Time Machine Tuesday: Creative Spaces

As housing prices go up and more and more people want to live in the city, the space available to artists has become scarce. In the mid-twentieth century, however, things were a little bit different. After WWII, the flight to the suburbs left many inner-city apartments, warehouses, hotels, and other structures cheaply available, and artists, musicians, and writers were able to move in to these spaces.

Brinton Terrace in 1919. Photo courtesy Denver Public Library.

One such place was Denver’s Brinton Terrace. Located just off of 17th and Lincoln behind Trinity Methodist Church, Brinton Terrace was an upscale Victorian rowhouse structure constructed in 1882. Designed by well-known Denver architects Varian & Sterner, the building originally contained six spacious, three-story apartments.

In 1947, Edgar McMechen wrote an article in Colorado Magazine profiling Brinton Terrace, which many people called “Denver’s Greenwich Village.” Significantly, McMechen notes that Brinton Terrace actually became an art center early in the century. In 1906, artist Margaret Van Waganen rented space in the building, and she encouraged her friends to come and join her. Soon the terrace was home to the architecture studio of Biscoe & Hewitt, as well as the Boutwell brothers’ art gallery and studio. This space also hosted the Denver Arts & Crafts Club, reflecting the popular style of the time. Several other artists followed, and then in 1909 a piano school was opened in the building, attracting a number of musicians to the site. One of the best-known musicians to reside in the building was the well-known British organist Dr. John Gower. Gower’s wife had an interest in poetry and started a poets’ club, thereby adding a literary element to the scene.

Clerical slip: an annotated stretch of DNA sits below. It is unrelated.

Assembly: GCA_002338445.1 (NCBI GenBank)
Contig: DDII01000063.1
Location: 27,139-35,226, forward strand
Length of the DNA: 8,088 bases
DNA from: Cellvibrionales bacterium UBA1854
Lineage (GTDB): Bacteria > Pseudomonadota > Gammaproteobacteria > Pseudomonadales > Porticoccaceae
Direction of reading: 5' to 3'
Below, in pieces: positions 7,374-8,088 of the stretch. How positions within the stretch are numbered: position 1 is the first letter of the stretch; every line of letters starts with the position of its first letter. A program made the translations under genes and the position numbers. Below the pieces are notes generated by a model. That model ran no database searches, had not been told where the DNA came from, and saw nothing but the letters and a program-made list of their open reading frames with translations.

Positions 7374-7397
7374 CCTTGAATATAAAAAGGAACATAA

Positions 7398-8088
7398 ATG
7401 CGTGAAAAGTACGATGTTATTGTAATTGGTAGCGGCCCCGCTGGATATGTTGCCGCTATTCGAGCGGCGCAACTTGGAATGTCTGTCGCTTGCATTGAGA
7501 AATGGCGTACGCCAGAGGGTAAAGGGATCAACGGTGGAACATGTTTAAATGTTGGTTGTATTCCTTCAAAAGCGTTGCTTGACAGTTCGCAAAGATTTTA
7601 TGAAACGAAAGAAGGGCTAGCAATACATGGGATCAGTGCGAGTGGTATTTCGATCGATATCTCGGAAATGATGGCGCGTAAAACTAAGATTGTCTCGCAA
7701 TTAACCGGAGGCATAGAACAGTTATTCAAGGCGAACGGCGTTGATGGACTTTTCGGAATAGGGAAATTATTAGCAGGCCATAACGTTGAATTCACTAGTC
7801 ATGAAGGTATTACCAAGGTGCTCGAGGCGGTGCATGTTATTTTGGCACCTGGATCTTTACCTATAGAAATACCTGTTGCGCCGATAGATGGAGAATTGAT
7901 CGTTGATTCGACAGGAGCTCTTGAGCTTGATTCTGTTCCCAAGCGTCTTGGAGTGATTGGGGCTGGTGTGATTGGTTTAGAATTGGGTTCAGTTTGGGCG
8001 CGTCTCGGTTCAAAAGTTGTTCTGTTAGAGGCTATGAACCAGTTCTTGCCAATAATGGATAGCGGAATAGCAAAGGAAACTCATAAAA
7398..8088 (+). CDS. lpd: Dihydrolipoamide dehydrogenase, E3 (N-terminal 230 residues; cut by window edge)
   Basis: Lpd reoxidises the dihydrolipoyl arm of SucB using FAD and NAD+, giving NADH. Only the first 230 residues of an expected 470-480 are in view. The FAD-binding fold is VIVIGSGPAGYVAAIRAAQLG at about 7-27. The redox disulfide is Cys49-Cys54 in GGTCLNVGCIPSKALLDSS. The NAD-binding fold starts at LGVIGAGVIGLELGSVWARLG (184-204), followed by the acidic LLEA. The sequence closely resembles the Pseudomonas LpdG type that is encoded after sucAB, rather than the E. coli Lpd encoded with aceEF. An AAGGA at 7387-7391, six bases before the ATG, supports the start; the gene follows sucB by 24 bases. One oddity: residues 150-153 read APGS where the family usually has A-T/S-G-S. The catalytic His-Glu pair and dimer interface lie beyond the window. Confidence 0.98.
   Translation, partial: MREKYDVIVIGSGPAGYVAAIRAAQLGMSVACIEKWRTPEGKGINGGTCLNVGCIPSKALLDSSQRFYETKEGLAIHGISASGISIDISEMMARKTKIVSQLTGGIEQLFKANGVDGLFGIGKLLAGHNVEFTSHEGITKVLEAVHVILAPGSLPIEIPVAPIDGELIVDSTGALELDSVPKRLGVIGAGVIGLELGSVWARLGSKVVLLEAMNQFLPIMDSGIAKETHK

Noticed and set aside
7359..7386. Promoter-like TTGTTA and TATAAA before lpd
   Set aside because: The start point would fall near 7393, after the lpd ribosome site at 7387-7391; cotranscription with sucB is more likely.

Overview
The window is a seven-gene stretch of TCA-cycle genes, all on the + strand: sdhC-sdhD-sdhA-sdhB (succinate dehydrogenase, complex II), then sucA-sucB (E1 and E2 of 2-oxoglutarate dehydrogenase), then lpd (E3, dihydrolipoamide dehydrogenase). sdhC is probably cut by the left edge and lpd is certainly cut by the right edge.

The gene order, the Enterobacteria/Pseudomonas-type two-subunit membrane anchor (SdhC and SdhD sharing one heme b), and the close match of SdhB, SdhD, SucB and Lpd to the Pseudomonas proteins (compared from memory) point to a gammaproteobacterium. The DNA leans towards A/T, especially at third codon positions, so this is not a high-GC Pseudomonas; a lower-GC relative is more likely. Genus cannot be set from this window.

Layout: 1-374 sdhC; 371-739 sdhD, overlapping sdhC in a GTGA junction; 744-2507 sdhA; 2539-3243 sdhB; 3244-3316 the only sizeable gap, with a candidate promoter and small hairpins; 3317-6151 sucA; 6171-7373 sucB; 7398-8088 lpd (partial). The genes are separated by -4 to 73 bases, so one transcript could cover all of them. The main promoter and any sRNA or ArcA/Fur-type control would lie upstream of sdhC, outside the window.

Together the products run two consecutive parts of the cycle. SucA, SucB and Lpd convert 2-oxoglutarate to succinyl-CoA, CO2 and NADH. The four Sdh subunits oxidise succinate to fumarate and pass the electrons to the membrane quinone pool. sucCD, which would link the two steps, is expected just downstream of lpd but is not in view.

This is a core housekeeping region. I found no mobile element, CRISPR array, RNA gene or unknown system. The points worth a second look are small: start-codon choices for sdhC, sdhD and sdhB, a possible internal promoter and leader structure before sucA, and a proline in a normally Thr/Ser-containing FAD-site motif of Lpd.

At the time McMechen wrote his article, several photography studios were also located in Brinton Terrace. Famed female conductor Antonia Brico resided in the building; as did Allen Tupper True, whose murals adorn the Colorado State Capitol and Brown Palace Hotel. Finally, in 1939, the Rocky Mountain Radio Council opened a recording studio at Brinton.

McMechen concluded that Brinton Terrace had, for half a century, been one of the most significant centers of Denver’s cultural scene. “The association of creative minds, operating freely in that congenial atmosphere, has produced results…of undoubted significance in the development of cultural ideals.” You can read more about Brinton Terrace and its many notables in the 2015 book The Denver Artists’ Guild, available for checkout from our library.

Unfortunately, Brinton Terrace’s story does not have a happy ending. Just a decade after McMechen wrote his article, the terrace was demolished to make way for a parking lot. Now, in 2018, as artists’ spaces are encouraged as a driver of economic development, we can only imagine what Brinton Terrace would contribute to today’s creative culture.